To understand evolutionary transformations it is necessary to identify the character states of extinct ancestors. Ancestral character state reconstruction is inherently difficult because it requires an accurate phylogeny, character state data, and a statistical model of transition rates and is fundamentally constrained by missing data such as extinct taxa. We argue that model based ancestral character state reconstruction should be used to generate hypotheses but should not be considered an analytical endpoint. Using the evolution of viviparity and reversals to oviparity in squamates as a case study, we show how anatomical, physiological, and ecological data can be used to evaluate hypotheses about evolutionary transitions. The evolution of squamate viviparity requires changes to the timing of reproductive events and the successive loss of features responsible for building an eggshell. A reversal to oviparity requires that those lost traits re-evolve. We argue that the re-evolution of oviparity is inherently more difficult than the reverse. We outline how the inviability of intermediate phenotypes might present physiological barriers to reversals from viviparity to oviparity. Finally, we show that ecological data supports an oviparous ancestral state for squamates and multiple transitions to viviparity. In summary, we conclude that the first squamates were oviparous, that frequent transitions to viviparity have occurred, and that reversals to oviparity in viviparous lineages either have not occurred or are exceedingly rare. As this evidence supports conclusions that differ from previous ancestral state reconstructions, our paper highlights the importance of incorporating biological evidence to evaluate model-generated hypotheses. © 2015 Wiley Periodicals, Inc.
Shaikh, Masood Ali
2017-09-01
Assessment of research articles in terms of study designs used, statistical tests applied and the use of statistical analysis programmes help determine research activity profile and trends in the country. In this descriptive study, all original articles published by Journal of Pakistan Medical Association (JPMA) and Journal of the College of Physicians and Surgeons Pakistan (JCPSP), in the year 2015 were reviewed in terms of study designs used, application of statistical tests, and the use of statistical analysis programmes. JPMA and JCPSP published 192 and 128 original articles, respectively, in the year 2015. Results of this study indicate that cross-sectional study design, bivariate inferential statistical analysis entailing comparison between two variables/groups, and use of statistical software programme SPSS to be the most common study design, inferential statistical analysis, and statistical analysis software programmes, respectively. These results echo previously published assessment of these two journals for the year 2014.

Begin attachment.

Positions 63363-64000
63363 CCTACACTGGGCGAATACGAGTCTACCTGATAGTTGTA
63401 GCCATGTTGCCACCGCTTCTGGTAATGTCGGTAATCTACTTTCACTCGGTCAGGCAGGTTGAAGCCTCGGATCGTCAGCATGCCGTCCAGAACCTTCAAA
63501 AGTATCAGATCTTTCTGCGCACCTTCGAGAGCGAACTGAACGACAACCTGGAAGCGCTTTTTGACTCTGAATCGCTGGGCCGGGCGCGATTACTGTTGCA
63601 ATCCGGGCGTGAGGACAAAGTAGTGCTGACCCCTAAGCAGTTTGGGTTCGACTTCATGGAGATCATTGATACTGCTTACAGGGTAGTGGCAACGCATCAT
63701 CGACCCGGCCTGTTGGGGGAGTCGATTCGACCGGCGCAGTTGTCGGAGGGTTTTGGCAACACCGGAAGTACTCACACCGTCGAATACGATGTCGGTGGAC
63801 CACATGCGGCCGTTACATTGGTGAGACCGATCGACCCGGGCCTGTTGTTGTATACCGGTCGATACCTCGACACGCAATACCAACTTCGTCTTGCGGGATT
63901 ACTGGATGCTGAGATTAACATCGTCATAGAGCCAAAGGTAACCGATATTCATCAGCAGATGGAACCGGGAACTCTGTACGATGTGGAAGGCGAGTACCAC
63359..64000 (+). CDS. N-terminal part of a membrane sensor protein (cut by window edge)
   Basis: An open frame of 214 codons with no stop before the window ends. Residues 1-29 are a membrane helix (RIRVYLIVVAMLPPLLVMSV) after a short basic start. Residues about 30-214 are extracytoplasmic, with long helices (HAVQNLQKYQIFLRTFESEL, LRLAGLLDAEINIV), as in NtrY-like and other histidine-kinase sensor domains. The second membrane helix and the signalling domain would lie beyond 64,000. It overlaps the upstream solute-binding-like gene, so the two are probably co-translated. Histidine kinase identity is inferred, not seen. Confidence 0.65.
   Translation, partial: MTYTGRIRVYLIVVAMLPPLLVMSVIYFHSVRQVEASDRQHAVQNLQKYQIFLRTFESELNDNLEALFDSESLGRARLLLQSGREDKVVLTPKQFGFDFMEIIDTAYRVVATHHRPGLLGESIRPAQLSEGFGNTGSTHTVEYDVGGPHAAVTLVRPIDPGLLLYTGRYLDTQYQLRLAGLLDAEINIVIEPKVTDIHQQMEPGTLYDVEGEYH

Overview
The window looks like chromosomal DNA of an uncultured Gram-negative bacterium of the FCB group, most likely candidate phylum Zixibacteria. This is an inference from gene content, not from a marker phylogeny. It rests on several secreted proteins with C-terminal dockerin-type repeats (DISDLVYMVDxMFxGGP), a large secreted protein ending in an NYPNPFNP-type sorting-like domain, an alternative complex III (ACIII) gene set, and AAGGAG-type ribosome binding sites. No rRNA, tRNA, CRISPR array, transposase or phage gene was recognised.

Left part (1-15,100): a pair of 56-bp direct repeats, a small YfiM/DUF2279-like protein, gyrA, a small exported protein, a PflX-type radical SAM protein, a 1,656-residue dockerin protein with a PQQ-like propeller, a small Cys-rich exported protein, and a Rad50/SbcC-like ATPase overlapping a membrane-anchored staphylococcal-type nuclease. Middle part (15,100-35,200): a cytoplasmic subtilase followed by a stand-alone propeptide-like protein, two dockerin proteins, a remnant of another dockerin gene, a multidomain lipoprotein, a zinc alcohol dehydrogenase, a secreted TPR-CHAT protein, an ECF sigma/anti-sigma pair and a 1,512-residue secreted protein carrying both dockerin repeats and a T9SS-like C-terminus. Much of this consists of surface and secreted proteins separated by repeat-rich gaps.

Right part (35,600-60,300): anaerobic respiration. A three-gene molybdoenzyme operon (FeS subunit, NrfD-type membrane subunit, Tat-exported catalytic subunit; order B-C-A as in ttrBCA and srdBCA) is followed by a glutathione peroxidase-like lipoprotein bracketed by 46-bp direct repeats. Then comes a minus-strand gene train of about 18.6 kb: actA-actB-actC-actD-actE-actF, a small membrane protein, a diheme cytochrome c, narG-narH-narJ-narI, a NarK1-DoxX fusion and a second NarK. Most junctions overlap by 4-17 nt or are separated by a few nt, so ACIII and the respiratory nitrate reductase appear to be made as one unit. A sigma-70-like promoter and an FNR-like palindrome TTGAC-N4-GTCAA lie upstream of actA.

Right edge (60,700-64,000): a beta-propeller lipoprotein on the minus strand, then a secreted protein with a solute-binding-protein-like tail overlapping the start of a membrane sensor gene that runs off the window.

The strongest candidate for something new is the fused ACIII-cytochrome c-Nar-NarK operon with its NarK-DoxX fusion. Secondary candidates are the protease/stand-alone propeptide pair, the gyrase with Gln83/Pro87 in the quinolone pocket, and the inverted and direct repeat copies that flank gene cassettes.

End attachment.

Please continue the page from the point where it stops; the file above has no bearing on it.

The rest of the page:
Hayen, Andrew; Macaskill, Petra; Irwig, Les; Bossuyt, Patrick
2010-01-01
To explain which measures of accuracy and which statistical methods should be used in studies to assess the value of a new binary test as a replacement test, an add-on test, or a triage test. Selection and explanation of statistical methods, illustrated with examples. Statistical methods for
International Nuclear Information System (INIS)
Ong, L.
1995-01-01